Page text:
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Plant Physiol. 1991 Apr;95(4):1026-35.

Sink Metabolism in Tomato Fruit : IV. Genetic and Biochemical Analysis of Sucrose Accumulation.

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  • 1Department of Vegetable Crops, Mann Laboratory, University of California, Davis, Colifornia 95616.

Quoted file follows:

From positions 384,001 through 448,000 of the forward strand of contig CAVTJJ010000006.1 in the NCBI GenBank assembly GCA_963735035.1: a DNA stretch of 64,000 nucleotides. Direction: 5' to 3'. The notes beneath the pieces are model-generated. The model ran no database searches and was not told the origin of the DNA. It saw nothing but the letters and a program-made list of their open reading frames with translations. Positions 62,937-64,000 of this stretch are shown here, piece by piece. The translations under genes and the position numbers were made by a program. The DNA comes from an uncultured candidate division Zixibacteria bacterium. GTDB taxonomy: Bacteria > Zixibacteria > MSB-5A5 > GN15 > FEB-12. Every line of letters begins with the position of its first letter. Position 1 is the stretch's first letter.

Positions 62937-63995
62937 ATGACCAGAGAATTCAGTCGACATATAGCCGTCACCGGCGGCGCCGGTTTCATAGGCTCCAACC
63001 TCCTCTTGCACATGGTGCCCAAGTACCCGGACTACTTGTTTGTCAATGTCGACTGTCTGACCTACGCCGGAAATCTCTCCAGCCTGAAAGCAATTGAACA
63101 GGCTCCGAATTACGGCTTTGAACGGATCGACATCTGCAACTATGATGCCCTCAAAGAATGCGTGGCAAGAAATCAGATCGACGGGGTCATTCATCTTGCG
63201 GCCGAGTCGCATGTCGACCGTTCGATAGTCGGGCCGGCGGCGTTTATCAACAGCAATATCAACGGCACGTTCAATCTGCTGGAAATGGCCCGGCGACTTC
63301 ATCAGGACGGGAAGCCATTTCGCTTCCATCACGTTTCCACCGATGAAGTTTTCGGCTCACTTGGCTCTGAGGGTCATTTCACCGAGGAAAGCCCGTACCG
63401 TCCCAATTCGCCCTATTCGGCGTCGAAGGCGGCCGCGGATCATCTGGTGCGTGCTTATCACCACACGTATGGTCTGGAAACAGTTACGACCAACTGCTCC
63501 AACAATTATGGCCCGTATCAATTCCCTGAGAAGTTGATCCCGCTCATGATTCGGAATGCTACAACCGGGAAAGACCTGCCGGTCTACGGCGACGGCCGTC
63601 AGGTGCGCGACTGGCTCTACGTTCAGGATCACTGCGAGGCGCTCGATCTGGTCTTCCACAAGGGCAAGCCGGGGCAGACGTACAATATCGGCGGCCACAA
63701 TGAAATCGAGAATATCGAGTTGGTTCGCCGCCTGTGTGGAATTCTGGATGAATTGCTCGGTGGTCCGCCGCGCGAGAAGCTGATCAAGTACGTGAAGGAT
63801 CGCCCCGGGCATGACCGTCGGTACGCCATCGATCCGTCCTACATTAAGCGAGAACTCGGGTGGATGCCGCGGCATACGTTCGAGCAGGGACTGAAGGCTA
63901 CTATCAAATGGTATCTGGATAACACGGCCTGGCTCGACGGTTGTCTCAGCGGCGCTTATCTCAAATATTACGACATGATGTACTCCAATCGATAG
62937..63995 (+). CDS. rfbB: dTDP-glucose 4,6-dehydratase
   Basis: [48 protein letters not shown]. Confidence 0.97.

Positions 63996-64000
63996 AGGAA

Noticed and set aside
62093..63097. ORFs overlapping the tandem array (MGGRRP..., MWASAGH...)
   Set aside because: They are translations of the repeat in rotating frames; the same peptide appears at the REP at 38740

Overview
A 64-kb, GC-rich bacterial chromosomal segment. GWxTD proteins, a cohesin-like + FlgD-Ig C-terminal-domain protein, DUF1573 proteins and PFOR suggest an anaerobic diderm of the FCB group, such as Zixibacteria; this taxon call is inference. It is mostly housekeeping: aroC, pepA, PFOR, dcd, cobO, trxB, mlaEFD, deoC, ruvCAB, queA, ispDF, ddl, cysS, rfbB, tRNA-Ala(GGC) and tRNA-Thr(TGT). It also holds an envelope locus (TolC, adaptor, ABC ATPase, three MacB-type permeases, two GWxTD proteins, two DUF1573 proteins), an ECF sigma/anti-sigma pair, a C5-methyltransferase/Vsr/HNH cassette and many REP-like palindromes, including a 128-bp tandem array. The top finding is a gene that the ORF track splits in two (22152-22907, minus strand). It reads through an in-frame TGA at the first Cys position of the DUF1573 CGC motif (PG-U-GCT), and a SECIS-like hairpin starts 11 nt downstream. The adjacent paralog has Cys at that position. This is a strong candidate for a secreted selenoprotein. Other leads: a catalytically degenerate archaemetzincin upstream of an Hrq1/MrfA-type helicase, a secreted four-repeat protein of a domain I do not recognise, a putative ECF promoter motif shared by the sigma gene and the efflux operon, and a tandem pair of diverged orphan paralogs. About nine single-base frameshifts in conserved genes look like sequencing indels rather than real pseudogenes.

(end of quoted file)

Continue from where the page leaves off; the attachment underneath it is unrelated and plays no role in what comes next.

Fruit of domesticated tomato (Lycopersicon esculentum) accumulate primarily glucose and fructose, whereas some wild tomato species, including Lycopersicon chmielewskii, accumulate sucrose. Genetic analysis of progeny resulting from a cross between L. chmielewskii and L. esculentum indicated that the sucrose-accumulating trait could be stably transferred and that the trait was controlled by the action of one or two recessive genes. Biochemical analysis of progeny resulting from this cross indicated that the sucrose-accumulating trait was associated with greatly reduced levels of acid invertase, but normal levels of sucrose synthase. Invertase from hexose-accumulating fruit was purified and could be resolved into three isoforms by chromatofocusing, each with isoelectric points between 5.1 and 5.5. The invertase isoforms showed identical polypeptide profiles on sodium dodecyl sulfate polyacrylamide gel electrophoresis, consisting of a primary 52 kilodalton polypeptide and two lower molecular mass polypeptides that appear to be degradation products of the 52 kilodalton polypeptide. The three invertase isoforms were indistinguishable based on pH, temperature, and substrate concentration dependence. Immunological detection of invertase indicated that the low level of invertase in sucrose-accumulating fruit was due to low levels of invertase protein rather than the presence of an invertase inhibitor. Based on comparison of genetic and biochemical data we speculate that a gene either encoding tomato fruit acid invertase or one required for its expression, plays an important role in determining sucrose accumulation.

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